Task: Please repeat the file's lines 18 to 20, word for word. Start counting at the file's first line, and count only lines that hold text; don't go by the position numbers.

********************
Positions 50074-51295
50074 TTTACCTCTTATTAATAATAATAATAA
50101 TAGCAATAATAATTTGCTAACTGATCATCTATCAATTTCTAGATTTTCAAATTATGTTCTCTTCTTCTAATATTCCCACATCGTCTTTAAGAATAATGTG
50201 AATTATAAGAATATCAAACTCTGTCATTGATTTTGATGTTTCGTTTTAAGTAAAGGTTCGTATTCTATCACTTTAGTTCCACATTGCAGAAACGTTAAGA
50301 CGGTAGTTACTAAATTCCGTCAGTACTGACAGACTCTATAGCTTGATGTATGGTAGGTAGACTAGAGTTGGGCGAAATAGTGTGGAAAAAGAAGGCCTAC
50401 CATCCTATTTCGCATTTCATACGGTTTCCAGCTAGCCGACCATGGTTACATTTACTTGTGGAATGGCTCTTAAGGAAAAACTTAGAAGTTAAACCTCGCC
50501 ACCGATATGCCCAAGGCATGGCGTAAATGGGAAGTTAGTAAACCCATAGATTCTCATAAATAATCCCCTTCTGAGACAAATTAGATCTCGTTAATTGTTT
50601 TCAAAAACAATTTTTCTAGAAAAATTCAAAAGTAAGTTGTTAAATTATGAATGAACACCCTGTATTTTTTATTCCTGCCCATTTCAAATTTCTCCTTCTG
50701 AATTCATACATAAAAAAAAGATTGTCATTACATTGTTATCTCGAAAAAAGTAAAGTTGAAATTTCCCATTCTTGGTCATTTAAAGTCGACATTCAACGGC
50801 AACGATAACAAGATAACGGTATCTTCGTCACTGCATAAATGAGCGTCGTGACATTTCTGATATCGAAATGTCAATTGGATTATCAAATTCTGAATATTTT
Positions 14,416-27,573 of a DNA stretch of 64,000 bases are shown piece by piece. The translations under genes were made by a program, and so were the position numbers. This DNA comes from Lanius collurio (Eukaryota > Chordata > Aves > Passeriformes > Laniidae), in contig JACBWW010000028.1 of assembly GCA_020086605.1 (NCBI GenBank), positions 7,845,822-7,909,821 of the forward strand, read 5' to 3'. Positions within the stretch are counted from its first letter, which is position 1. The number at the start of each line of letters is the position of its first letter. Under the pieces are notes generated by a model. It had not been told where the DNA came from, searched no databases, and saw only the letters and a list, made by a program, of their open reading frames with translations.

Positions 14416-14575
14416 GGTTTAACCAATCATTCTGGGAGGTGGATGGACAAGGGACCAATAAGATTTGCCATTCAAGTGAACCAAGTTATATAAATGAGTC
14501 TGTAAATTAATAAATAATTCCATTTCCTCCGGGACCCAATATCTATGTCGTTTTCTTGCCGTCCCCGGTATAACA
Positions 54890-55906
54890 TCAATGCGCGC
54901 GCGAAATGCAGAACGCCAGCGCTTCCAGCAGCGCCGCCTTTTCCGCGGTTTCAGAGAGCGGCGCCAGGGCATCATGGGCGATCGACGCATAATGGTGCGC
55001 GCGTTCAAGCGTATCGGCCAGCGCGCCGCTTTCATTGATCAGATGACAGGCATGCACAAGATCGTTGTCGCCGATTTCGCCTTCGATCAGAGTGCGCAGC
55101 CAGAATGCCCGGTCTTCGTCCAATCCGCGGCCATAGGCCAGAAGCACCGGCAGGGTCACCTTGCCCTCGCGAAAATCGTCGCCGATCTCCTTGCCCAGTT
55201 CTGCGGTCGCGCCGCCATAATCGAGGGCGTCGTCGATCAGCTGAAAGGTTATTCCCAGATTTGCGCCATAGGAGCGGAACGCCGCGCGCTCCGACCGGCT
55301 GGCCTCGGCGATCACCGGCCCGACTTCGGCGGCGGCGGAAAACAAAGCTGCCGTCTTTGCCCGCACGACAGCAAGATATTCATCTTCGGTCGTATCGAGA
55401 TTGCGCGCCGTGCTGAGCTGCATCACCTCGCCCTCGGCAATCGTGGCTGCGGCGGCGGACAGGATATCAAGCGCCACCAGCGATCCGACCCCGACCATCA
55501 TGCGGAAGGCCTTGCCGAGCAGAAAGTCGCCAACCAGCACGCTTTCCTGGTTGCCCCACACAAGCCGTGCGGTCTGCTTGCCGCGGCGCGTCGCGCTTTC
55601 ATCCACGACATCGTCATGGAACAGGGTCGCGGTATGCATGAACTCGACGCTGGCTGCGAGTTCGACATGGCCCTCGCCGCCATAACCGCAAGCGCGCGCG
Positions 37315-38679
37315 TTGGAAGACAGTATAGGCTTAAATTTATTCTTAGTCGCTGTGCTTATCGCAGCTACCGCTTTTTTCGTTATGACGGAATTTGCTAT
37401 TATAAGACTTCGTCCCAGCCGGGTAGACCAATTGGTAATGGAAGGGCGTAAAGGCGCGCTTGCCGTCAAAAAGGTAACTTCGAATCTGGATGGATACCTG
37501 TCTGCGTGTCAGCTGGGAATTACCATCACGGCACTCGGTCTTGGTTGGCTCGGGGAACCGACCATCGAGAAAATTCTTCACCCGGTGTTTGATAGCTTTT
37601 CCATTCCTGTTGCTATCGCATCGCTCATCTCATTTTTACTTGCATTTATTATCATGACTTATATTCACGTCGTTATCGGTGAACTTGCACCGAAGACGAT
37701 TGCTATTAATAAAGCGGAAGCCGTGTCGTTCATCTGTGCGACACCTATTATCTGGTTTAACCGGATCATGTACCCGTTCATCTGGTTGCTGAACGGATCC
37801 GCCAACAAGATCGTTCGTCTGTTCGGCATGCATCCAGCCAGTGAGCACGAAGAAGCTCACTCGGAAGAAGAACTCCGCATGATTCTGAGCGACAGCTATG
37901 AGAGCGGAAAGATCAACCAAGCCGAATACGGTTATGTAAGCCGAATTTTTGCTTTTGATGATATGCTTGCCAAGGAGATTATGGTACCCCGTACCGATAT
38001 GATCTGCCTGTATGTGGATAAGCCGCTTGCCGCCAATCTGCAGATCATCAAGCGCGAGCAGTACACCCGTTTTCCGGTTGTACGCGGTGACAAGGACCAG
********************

55001 GCGTTCAAGCGTATCGGCCAGCGCGCCGCTTTCATTGATCAGATGACAGGCATGCACAAGATCGTTGTCGCCGATTTCGCCTTCGATCAGAGTGCGCAGC
55101 CAGAATGCCCGGTCTTCGTCCAATCCGCGGCCATAGGCCAGAAGCACCGGCAGGGTCACCTTGCCCTCGCGAAAATCGTCGCCGATCTCCTTGCCCAGTT
55201 CTGCGGTCGCGCCGCCATAATCGAGGGCGTCGTCGATCAGCTGAAAGGTTATTCCCAGATTTGCGCCATAGGAGCGGAACGCCGCGCGCTCCGACCGGCT